Raised up on hardwood stilts which serve as the main posts of the house, Bahay Kubo have a silong (the Tagalog word also means "shadow") area under the living space for a number of reasons, the most important of which are to create a buffer area for rising waters during floods and to prevent pests such as rats from getting up to the living area. This section of the house is often used for storage, and sometimes for raising farm animals, and thus may or may not be fenced off.
The main living area is designed to let in as much fresh air and natural light as possible. Smaller Bahay Kubo will often have bamboo slat floors which allow cool air to flow into the living space from the silong below (in which case the silong is not usually used for items which produce strong smells) A Bahay Kubo may be built without a kisame (ceiling) so that hot air can rise straight into the large area just beneath the roof and out through strategically placed vents.
The walls are always of light material such as wood, bamboo rods, or bamboo mats called "sawali." As such, they tend to let some coolness flow naturally through them during hot times and keep warmth in during the cold wet season.
The cube shape distinctive of the Bahay Kubo arises from the fact that it is easiest to pre-build the walls and then attach them to the wooden stilt-posts that serve as the corners of the house. The construction of a Bahay Kubo is therefore usually modular, with the wooden stilts established first, a floor frame built next, then wall frames, and finally, the roof.
Bahay kubo are typically built with large windows, to let in more air and natural light. The most traditional are large awning windows, held open by a wooden rod. Sliding windows are also common, made either with plain wood or with wooden Capiz shell frames which allow some light to enter the living area even with the windows closed. In more recent decades inexpensive jalousie windows became common.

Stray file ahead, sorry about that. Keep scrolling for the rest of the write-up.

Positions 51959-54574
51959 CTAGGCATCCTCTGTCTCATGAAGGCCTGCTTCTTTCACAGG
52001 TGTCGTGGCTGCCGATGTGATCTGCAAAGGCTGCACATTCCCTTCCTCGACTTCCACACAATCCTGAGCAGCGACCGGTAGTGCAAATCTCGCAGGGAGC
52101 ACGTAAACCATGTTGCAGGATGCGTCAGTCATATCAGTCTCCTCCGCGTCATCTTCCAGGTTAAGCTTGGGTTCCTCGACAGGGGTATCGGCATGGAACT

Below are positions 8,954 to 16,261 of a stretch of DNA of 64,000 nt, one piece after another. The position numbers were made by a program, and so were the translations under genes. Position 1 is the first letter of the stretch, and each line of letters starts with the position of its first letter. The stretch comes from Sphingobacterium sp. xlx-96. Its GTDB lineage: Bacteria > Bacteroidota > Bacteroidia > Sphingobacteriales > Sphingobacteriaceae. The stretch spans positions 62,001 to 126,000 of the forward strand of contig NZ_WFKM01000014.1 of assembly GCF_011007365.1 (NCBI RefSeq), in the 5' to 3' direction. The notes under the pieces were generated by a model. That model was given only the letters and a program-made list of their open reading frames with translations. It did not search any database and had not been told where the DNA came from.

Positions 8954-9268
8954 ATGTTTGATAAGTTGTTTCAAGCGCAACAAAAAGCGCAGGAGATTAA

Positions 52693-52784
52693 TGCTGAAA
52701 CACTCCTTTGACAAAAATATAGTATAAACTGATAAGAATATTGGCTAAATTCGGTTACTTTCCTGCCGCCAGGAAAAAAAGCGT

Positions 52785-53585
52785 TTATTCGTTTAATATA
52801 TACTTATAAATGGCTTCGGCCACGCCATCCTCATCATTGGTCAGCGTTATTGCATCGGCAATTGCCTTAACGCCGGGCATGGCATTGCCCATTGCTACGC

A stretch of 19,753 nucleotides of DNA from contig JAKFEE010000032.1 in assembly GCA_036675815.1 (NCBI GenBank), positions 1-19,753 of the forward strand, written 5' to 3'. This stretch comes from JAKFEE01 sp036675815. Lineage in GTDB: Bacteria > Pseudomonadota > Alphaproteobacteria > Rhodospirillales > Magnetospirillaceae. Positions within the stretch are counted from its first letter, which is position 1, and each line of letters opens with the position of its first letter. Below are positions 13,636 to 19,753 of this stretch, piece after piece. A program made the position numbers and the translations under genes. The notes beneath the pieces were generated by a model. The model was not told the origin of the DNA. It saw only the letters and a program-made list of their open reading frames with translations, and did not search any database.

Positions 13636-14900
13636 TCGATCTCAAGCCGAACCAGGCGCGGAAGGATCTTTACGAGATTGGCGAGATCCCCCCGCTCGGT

In larger examples, the large upper windows may be augmented with smaller windows called ventanillas (Spanish for "little window) underneath, which can be opened to let in additional air on especially hot days.
Some Bahay Kubo, especially those built for long-term residences, feature a batalan ("wet area") distinct from other sections of the house — usually jutting out somewhat from one of the walls. Sometimes at the same level as the living area and sometimes at ground level, the batalan can contain any combination of cooking and dishwashing area, bathing area and, in some cases, a lavatory.
The walls of the living area are made of light materials. Posts, walls, and floors are typically made of wood or bamboo and other light materials. The thatched roof is often made of nipa, anahaw or some other locally plentiful plant.
A famous folk song often sung in schools which mentions a small house surrounded by vegetables goes like this:
Bahay kubo, kahit munti,
ang halaman doon ay sari-sari:
singkamas at talong, sigarilyas at mani,
sitaw, bataw, patani,
Kundol, patola, upo't kalabasa,
At saka mayroon pang labanos, mustasa,
sibuyas, kamatis, bawang at luya.
Sa paligid-ligid ay puno ng linga.
- Lee, Jonathan H. X., Encyclopedia of Asian American folklore and folklife, Vol. 1. Santa Barbara, Calif.: ABC-CLIO, 2011. 369. ISBN 0313350663
- Caruncho, Eric S. (2012-05-15). "Green by Design: Sustainable Living through Filipino Architecture". Philippine Daily Inquirer. Makati, Philippines: Philippine Daily Inquirer, Inc. Retrieved 2013-10-16.
- Cruz, Rachelle (2013-08-23). "THE BAYANIHAN: Art Installation at Daniel Spectrum". The Philippine Reporter. Toronto, Ontario, Canada. Retrieved 2013-10-16.
- Alojado, Jennibeth Montejo. "From Nipa Hut to House of Stone". philippine-islands.ph. Alojado Publishing International. Retrieved 2013-10-16.
- Werth, Brenda G., Imagining human rights in twenty-first-century theater: global perspectives. Basingstoke: Palgrave Macmillan, 2013. 207. ISBN 1137027096
- "Bahay Kubo (Philippine Kids Song)". Mama Lisa's World. Retrieved 23 July 2015.